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News

  • Cognac sales exceed €2 billion in the last twelve months

    Sales of cognac have risen 21 per cent in value to record levels. Sales figures to the end of July 2011 show that more than €2 billion worth of cognac has been sold in the previous 12 months.  This is mainly due to the huge rise in worldwide exports.

    Volume wise the increase is 11.5 per cent and stands at 161.5 million bottles. This means that in terms of value, cognac sales are at the highest point since appellation records began, and in terms of volume have almost reached the record breaking year to October 2007. The BNIC has, of course, welcomed these figures which show how dynamic the area’s export is.  However, they urge everyone to remain cautious as financial uncertainty in the USA and Europe continues to rock the world.

    These record breaking cognac sales figures have been obtained in a time that is very favourable to the product – but the continuing worldwide instability means it is difficult to predict the future. With Chinese, Russian and American sales volumes all increasing, it doesn’t look as if sales will fall any time soon!

     

     

  • 110 Hectares of Fins Bois sold to Russian Vodka Producer from St Petersburg

    It seems that the Russians are moving into Cognac as several growers and cognac houses have sold out to Russian interests.

    The latest to do so is Jacky Chat, whose 110 hectares of vines are divided into 18 plots over the communes of Beauvais sur Matha and Veraize et Migron. M. Chat sells all his eau de vie to Hennessy so does not have any under his own label. He started his business in 1963 with just 6 hectares and has gradually built it up from there. M. Chats let it be known a few months ago that he was selling his estate, but the Cognaçais (La Cagouillards - Snails), failed to take advantage of the opportunity.

    The new Russian owner has asked M. Chat to remain with the company for a few years so that they can continue to sell their wines to Hennessy, who have bought from the estate in past years. This is the sixth company in this area to have fallen to the Russians, and includes such names as the Domaine Jennsen a Bonneuil, Domaine Broix a Touzan and A de Fussigny. The area is close to the old estate in Bonneville belonging to the Comtesse de La Bourdeliere and from where the famous old Massougnes were made. A number of other houses are also now owned by Russians including Croizet Cognac!

     

  • Remy Cointreau Asian Sales Increase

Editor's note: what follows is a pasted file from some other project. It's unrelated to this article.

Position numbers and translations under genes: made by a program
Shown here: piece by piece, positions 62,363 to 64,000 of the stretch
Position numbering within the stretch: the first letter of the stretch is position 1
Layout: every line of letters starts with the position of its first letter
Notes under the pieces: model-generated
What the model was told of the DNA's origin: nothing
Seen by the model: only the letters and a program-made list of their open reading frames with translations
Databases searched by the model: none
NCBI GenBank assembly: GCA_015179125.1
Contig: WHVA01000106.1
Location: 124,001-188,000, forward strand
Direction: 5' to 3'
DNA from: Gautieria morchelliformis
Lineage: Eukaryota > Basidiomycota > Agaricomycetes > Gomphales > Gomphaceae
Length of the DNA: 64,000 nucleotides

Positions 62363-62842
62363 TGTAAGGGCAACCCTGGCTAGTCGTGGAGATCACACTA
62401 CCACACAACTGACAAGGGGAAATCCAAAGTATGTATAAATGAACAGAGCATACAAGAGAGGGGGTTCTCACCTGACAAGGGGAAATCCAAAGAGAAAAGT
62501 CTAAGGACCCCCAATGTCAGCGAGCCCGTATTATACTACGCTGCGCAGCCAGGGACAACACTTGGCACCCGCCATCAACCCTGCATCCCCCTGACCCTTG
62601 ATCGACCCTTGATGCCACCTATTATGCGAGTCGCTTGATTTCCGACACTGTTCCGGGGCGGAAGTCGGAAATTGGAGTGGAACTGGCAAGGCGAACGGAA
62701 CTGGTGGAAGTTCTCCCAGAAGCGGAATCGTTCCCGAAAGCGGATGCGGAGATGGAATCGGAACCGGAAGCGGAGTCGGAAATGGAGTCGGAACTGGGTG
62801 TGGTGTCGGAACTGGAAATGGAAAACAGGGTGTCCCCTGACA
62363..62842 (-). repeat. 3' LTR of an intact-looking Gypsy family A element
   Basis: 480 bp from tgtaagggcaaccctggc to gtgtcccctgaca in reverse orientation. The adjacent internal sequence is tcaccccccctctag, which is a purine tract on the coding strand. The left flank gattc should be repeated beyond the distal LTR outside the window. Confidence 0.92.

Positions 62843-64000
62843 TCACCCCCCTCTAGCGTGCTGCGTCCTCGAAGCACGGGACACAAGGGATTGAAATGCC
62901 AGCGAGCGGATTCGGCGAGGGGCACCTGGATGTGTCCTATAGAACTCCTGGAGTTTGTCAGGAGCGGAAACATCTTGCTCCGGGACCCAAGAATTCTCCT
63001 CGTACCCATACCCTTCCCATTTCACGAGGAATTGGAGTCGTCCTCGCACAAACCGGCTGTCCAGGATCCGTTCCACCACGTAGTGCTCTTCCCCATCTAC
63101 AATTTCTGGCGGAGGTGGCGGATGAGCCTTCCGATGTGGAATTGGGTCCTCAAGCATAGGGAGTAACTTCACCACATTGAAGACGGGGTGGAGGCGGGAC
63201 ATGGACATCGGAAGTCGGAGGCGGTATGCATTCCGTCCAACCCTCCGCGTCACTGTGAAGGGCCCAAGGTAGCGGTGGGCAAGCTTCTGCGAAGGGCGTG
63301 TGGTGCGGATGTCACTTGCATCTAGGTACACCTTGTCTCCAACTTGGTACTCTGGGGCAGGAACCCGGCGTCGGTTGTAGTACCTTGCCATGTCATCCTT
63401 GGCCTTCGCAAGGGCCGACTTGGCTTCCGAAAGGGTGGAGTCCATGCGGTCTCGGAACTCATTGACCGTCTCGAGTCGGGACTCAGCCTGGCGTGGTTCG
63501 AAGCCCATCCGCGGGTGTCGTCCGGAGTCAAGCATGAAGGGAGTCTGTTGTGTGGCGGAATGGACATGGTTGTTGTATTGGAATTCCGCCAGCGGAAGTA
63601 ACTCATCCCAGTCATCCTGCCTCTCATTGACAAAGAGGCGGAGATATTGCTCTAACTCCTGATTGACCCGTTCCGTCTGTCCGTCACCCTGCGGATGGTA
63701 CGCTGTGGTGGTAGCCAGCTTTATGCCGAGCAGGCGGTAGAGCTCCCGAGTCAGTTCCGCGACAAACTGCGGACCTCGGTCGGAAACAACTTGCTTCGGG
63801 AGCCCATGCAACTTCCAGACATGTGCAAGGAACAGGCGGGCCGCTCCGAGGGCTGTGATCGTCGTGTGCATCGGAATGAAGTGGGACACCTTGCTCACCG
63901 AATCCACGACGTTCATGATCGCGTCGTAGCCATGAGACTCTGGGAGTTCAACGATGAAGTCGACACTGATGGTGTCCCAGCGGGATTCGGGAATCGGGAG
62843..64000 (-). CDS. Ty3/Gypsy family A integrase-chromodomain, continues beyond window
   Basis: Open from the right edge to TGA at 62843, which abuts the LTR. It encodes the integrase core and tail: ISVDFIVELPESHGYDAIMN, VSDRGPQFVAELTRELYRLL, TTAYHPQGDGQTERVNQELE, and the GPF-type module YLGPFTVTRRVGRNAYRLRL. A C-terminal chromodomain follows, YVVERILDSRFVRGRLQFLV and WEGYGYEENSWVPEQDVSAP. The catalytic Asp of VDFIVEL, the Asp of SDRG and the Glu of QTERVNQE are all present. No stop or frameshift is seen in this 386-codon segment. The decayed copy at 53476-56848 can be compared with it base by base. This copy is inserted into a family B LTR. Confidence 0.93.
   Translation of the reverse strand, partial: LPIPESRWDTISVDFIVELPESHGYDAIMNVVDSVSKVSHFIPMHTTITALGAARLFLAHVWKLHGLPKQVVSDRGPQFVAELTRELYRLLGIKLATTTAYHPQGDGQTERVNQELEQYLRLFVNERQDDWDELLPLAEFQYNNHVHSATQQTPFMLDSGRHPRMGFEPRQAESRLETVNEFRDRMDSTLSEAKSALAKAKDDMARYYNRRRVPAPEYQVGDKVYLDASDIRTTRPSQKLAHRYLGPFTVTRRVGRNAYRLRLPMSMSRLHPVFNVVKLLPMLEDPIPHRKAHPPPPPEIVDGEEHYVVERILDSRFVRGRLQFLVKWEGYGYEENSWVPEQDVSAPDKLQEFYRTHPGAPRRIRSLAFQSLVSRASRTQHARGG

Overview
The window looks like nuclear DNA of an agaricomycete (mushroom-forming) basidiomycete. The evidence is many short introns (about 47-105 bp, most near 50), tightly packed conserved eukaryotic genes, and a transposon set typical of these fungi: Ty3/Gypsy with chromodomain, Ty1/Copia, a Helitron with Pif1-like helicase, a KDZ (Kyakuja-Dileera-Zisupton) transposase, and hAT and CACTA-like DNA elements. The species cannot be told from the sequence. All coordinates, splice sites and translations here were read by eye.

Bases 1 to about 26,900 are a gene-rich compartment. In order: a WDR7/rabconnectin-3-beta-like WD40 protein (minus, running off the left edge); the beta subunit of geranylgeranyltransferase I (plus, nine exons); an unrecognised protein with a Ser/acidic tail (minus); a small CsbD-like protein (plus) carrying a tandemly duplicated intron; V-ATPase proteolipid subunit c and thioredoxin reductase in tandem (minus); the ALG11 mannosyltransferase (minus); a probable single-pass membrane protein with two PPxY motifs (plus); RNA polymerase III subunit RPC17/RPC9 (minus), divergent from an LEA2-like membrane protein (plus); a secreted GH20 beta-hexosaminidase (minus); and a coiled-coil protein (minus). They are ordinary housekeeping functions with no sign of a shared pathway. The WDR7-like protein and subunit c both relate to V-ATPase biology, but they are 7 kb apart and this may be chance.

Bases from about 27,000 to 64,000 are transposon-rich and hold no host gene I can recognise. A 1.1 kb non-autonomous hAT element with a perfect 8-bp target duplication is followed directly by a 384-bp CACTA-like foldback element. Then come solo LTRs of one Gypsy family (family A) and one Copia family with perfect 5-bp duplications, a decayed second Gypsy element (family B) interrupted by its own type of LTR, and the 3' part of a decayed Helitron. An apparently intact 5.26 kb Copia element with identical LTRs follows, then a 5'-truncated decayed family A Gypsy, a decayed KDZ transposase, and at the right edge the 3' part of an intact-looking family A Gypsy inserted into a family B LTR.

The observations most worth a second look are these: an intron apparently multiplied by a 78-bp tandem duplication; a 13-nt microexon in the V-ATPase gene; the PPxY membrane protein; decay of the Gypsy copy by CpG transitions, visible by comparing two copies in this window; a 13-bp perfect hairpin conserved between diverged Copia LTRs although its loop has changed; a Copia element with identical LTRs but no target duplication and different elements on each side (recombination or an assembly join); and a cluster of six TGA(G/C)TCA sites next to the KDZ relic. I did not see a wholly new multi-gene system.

Remy Cointreau’s revenue for the year ended 31 March 2011 grew 12%, driven by demand for Cognac in Asia and their travel retail business. It appears that cognac sales have risen 20% to €486 million throughout all their sales regions, but Asia have shown the largest growth, most notably in China where the market is buying everything it can get its hands on. China is currently the fastest growing sector of the cognac industry. Remy’s other brands did not do so well, with Metaxa sales declining and Mount Gay rum staying flat.

    It appears that the Chinese are moving forward at an amazing rate with their willingness to buy cognacs. Their insatiable demand for luxury spirits is causing a big problem with producers, who are struggling to keep the older stocks in their cellars for maturation, as legal requirements do not protect cognacs after six and a half years of age.

    Remy are not alone in their quest to sell to the Chinese markets, Hennessy lead the field as the biggest cognac supplier in China and the Far East, with Martell and Courvoisier following on behind. Only America has greater volume sales, but the highest value markets are dominated by the Chinese.

     

  • Recent Find of Rare Cognacs

    Visiting France again last week to locate more vintage cognacs, we were delighted to have found a number of exceptionally fine brandies. Top of our list is a seventy year old cognac from the region around Juillac la Coq. There is not a large quantity, some sixty litres in all, but it is exceptionally rare and we expect to be able to obtain at least half of it, which we are hoping to be sold as a special presentation.